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Writer's Workshop

As with Reading Workshop, Writer's Workshop follows a similar format in order to allow students to experiment with different writing styles and techniques, and to hear about different authors' crafts.

Mini-Lesson

We begin our lesson by coming together in the meeting area. It is here that reading and writing really blend together as we learn the essential grammar conventions, form, and content through the best mentors possible- real writers/authors. What is the author doing? Why are they doing it? Can we try it in our own writing? This is a basic format that we will continue to use throughout the year. It really allows us to read the richest, most beautiful literature available. I heavily endorse craft study to tie in real-life application.

Lessons last 10-15 minutes, where we address state standards and objectives through the use of rich literature. How do I plan what to teach during these mini-lessons? Through my daily conferences it is obvious what I will need to plan for. The students help drive instruction. The bottom line is that I have to ask myself if this is something a writer would find useful. Is this going to help my students become life-long writers? I cannot get this from writing prompts.


Independent Writing/Individual Conferences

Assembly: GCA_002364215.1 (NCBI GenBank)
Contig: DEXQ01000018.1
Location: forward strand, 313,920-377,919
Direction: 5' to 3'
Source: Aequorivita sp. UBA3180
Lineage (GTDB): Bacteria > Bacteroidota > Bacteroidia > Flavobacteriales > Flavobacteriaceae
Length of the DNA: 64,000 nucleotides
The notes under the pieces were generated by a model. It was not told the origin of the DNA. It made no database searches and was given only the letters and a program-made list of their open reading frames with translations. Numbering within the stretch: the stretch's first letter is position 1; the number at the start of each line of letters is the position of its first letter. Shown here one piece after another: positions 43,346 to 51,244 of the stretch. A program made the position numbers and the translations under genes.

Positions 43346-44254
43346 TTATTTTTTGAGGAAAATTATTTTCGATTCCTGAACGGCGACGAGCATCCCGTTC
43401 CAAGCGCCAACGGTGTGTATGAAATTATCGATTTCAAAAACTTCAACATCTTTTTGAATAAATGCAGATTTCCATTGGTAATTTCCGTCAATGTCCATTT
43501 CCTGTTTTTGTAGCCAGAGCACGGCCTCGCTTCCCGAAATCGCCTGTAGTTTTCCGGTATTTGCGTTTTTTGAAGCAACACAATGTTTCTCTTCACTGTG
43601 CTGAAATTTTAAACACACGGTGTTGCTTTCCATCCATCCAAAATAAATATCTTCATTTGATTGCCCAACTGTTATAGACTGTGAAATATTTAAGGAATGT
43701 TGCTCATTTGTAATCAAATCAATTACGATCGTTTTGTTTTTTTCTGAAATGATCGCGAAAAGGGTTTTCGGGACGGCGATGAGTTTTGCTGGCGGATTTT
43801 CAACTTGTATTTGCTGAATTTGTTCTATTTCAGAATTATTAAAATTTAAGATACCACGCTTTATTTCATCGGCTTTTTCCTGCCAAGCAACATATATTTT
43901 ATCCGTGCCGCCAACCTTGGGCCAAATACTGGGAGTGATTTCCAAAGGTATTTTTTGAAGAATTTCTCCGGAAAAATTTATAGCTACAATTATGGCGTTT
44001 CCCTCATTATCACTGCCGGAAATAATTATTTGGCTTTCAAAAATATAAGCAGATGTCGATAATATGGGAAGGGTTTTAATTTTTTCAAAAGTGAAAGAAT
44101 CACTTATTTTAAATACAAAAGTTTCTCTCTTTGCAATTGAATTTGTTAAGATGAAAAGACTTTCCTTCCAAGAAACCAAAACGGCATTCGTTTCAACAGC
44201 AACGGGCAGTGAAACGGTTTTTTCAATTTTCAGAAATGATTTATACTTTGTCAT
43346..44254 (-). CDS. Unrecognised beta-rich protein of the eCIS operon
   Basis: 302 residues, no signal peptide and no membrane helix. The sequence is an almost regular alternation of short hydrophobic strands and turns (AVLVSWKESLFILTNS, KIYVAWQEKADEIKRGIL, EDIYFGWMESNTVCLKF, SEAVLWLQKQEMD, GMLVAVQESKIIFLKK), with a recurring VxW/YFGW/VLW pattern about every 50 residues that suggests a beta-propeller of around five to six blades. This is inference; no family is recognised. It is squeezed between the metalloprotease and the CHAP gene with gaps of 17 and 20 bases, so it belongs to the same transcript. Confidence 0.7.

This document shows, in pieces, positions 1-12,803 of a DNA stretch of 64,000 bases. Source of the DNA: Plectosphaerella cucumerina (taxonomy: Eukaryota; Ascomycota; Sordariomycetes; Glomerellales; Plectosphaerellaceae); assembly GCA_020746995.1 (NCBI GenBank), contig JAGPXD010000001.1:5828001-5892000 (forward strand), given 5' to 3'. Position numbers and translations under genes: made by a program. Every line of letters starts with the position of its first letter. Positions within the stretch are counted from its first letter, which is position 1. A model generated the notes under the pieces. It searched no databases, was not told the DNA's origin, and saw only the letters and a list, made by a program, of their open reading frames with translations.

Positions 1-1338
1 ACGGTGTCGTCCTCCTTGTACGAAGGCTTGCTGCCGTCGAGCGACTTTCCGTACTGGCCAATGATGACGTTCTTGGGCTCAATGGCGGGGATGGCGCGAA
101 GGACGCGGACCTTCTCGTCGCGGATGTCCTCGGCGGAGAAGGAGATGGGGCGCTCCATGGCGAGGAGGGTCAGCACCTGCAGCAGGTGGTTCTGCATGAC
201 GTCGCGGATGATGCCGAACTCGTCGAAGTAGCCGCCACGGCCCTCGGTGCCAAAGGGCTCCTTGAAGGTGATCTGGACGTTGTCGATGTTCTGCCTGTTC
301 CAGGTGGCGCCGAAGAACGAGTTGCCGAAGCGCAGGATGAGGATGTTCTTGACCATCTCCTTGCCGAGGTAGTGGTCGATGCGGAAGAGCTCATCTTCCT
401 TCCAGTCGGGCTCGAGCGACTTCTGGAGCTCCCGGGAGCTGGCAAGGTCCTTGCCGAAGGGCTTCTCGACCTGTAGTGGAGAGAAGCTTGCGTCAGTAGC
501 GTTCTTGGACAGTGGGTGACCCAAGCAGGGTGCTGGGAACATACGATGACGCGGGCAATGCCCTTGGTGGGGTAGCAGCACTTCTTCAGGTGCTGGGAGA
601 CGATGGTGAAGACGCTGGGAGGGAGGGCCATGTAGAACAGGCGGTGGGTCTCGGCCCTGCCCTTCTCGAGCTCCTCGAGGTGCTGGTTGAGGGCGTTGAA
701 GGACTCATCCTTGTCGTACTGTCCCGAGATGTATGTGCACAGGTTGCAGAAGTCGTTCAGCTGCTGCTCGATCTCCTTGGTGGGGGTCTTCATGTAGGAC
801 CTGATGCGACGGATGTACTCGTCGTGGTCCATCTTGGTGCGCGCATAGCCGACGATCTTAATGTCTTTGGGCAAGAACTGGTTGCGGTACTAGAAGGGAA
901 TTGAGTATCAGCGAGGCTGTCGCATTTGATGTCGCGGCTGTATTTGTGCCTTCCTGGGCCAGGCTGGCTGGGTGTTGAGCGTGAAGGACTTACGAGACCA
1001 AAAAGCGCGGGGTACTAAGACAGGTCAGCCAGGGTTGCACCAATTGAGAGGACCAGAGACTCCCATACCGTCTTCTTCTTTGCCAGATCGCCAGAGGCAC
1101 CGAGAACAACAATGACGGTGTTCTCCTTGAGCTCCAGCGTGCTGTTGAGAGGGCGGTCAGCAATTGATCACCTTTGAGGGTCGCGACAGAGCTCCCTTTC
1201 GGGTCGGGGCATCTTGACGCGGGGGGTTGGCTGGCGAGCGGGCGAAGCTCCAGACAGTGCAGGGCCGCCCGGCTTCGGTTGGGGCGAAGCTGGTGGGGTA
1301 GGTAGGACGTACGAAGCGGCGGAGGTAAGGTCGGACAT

We first learn about self-selection of writer's notebooks, because, frankly, those composition books shouldn't be one size fits all!

This block of time ranges from 30-45 minutes of independent writing. The premise is that to get better at writing, we need time to write daily. A well-known professional writing guru, Donald Graves, said he was teaching a conference when a teacher asked, "I understand the importance of allowing students to write daily, but my schedule is very busy. What would you suggest for me if my students are writing once a week?" His response- "Don't bother." This may sound harsh, but he has a point. If you compare writing to learning how to play baseball, could you imagine getting better with one day of practice a week? Also, would you want your child to spend a bulk of their time learning the rules of baseball or playing baseball itself? If we are spending a bulk of time getting out their to play, I believe my role is to then help each player refine their skill one-on-one. And that is exactly what I plan to do each and every day!

A recording of our meetings is placed in a conference notebook. I follow the two stars and one wish format in an informal way. My prior conference notes is where I pick up (e.g. "Hey, last time you said you were struggling with...how's that going?"). I have also learned to let the student lead the conversation and to allow awkward pauses. And time, time, time. Don't forget how important it is to allow children to experiment before developing a skill! If just one "skill" is learned a week, think about how much progress is being made. I like to think I am doing that with each and every conference. Those five minutes are very important.

Share Time

Take this out of the schedule-just 10 minutes- and watch the writing wilt. Writing was meant to be shared, and we celebrate it daily! As each student shares a piece of writing this creates another great opportunity to teach, since I am able to point out literary techniques that we come across in stories we read everyday.



 
 
 
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